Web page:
[7 Oct 2013]: All interfaces confirmed working
We’ve had confirmation for a few weeks that all interfaces are now working. There are a couple of modifications that would be nice to have made: most of these for a 2.5k run can be done with flying leads. We are now waiting for the MEB schematics to be made available so that they can be reviewed.
[July 15, 2013] First Batch (Group photo)
The A20 CPU Card first batch is now ready for shipping. They’re to be picked up and then sent out shortly. Thank you to the 20 Free Software developers brave enough to take one of these at this very early phase. The picture below is one from a desk at Wits Tech’s offices.
Please note: this EOMA68 CPU Card will come with an A20 CPU because pricing is the same. If an A10 is specifically needed, it can be made available by special order.
Many thanks to Wits Tech for sending the sample all the way over from China, it arrived today.
– Allwinner A31 – ARM Cortex A7 Quad-Core SoC [Rhombus-Tech, April 2, 2013]
… If you would like to register your interest in an EOMA-68 CPU card with an Allwinner A31 CPU, please follow the instructions at the orders page. … Unsurprisingly, this CPU has been chosen as the first CPU for an EOMA-68 CPU module. The critical decisive factor however was the immediate support of Allwinner’s Board of Directors for releasing full GPL Source Code, to help the RHT Initiative to foster better relations and closer ties with Free Software Developers. …
– 4 Apr 2013: Preliminary PCB layout: components fit
With some guesses as to the size of the AXP221, the layout has been roughly completed, components placed, and power planes begun. Manual work on laying out copper pads for the AXP221 cannot begin however until its size is confirmed. However there is still quite a lot left to do, such as setting up the Design Rules for the auto router to complete the LCD, HDMI, NAND, SD, SATA. Ethernet etc. This is also progressing well.
– 4 Apr 2013: Preliminary PCB layout nearly completed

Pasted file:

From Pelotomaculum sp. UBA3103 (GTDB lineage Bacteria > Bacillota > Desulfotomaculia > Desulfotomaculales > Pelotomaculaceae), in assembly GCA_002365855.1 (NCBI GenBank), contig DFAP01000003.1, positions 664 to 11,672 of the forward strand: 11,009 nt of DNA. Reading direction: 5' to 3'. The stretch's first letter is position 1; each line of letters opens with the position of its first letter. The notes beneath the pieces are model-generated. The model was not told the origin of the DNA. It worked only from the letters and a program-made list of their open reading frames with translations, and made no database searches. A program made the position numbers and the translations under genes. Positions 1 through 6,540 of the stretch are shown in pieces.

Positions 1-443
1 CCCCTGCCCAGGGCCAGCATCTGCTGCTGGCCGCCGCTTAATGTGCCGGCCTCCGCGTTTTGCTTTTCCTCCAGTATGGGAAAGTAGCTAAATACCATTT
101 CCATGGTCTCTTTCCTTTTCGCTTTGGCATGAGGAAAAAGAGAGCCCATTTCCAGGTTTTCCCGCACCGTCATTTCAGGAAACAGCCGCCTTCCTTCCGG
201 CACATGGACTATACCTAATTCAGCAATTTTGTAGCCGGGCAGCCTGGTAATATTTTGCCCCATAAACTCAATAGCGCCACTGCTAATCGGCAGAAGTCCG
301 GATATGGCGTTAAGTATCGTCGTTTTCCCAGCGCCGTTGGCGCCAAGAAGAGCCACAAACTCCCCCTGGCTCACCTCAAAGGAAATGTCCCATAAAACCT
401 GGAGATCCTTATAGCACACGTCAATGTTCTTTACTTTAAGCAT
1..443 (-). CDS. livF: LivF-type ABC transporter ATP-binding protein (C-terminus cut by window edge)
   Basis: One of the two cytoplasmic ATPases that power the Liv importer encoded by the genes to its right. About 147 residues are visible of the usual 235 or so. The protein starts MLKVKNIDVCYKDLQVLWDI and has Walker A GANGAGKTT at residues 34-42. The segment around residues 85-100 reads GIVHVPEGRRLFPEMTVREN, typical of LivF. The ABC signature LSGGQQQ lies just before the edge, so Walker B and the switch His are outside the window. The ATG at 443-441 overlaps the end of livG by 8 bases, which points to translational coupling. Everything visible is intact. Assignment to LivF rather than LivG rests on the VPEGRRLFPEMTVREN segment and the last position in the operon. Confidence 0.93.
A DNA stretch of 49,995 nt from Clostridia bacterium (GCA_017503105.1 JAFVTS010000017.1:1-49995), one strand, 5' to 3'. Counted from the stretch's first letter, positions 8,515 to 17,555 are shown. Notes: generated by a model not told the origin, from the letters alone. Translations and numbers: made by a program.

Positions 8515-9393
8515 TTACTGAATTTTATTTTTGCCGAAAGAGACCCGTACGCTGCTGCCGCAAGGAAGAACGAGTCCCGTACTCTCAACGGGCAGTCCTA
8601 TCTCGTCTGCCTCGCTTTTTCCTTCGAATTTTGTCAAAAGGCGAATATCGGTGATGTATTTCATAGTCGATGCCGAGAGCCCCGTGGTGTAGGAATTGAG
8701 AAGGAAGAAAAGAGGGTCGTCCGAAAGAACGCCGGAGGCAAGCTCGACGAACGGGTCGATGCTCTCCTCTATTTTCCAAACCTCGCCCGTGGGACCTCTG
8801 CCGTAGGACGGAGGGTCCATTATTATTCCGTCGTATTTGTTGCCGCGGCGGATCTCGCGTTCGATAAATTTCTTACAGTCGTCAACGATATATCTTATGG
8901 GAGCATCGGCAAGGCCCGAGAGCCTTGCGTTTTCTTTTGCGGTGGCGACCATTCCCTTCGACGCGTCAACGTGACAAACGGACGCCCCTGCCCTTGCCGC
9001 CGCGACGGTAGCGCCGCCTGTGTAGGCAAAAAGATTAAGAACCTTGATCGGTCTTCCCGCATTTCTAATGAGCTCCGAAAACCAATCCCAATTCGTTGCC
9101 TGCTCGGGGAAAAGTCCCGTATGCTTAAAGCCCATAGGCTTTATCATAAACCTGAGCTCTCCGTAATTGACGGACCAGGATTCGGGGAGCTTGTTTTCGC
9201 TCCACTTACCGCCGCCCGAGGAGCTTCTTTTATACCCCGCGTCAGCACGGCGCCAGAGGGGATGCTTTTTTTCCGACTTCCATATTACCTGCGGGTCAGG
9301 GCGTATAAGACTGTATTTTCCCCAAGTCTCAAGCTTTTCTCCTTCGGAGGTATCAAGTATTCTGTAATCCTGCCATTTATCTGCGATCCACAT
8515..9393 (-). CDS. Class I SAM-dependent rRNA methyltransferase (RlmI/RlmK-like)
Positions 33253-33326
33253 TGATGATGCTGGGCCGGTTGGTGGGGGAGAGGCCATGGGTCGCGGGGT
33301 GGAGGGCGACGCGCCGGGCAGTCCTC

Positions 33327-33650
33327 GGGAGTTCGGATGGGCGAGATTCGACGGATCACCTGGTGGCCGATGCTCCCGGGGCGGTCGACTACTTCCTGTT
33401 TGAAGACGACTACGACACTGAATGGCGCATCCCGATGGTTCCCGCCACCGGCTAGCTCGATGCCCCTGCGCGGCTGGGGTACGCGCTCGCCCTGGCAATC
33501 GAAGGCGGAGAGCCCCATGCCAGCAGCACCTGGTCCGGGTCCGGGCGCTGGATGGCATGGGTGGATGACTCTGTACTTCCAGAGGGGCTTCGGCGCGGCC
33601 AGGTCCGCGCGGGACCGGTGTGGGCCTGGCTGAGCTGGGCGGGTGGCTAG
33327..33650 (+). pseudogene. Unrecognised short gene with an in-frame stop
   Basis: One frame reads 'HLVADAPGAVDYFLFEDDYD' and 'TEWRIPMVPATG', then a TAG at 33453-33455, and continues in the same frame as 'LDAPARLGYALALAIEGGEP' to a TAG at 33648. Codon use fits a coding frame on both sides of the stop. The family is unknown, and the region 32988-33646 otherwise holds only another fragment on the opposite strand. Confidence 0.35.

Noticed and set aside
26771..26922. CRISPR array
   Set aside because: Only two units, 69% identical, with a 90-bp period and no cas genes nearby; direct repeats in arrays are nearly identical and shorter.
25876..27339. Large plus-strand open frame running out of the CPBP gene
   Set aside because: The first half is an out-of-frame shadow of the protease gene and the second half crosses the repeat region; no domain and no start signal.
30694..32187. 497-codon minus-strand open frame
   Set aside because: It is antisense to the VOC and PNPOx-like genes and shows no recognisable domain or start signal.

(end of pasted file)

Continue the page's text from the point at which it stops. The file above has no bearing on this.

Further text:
Approximate layout (placement) almost done – the bit that’s missing is the AXP221. With no datasheet or PADS layout that’s the main thing which is holding things up. With little experience at this, it’s hard to tell if the idea of overlapping the SATA IC with the Ethernet IC is a good idea. We shall see!
– 2 Apr 2013: PCB layout started
A very rough layout has begun, and the process of synchronising the PCB layout with the schematics has started. Approximate positioning shows already that this is achievable, although it may be a little tight on the PMIC side. The bottom left corner is reserved for the AXP221. The connectors are to be placed in exactly the same locations as for the A10/20 and iMX6 CPU Cards.
Thanks to Allwinner for providing the DDR3 RAM layout, this CPU Card will have four 16-bit-wide DDR3 RAM ICs, in two separate banks providing a total 64-bit-wide memory access (similar to the iMX6 CPU Card). The provision of this pre-tested layout will greatly accelerate the time to completion of the PCB.
– 31 Mar 2013: Schematics, PCB layout and GPL Source code received
After discovering the low-cost JM20329 USB-to-SATA IC, the creation of an A31 EOMA-68 CPU Card made a lot of sense. A request to Allwinner for example schematics, PCB layout for the DDR3 RAM section, GPL kernel source code and u-boot source code was sorted out within under 24 hours – thank you!
Due to the parts having been sourced and the parts created for other projects, the first revision of the A10 EOMA-68 Schematics was sorted out in a little under four hours. The PCB will however take a little longer!
– 31 Mar 2013: Images of A10 PCB
Thanks to Wits-Tech, here’s a screen-shot of the PCB that went to the factory for printing and component population 10 days ago: it should be back very shortly. We’ve arranged for 5 samples, one of which will have an A20 CPU.
– 23 Mar 2013: Litkconn show PCB and Case match up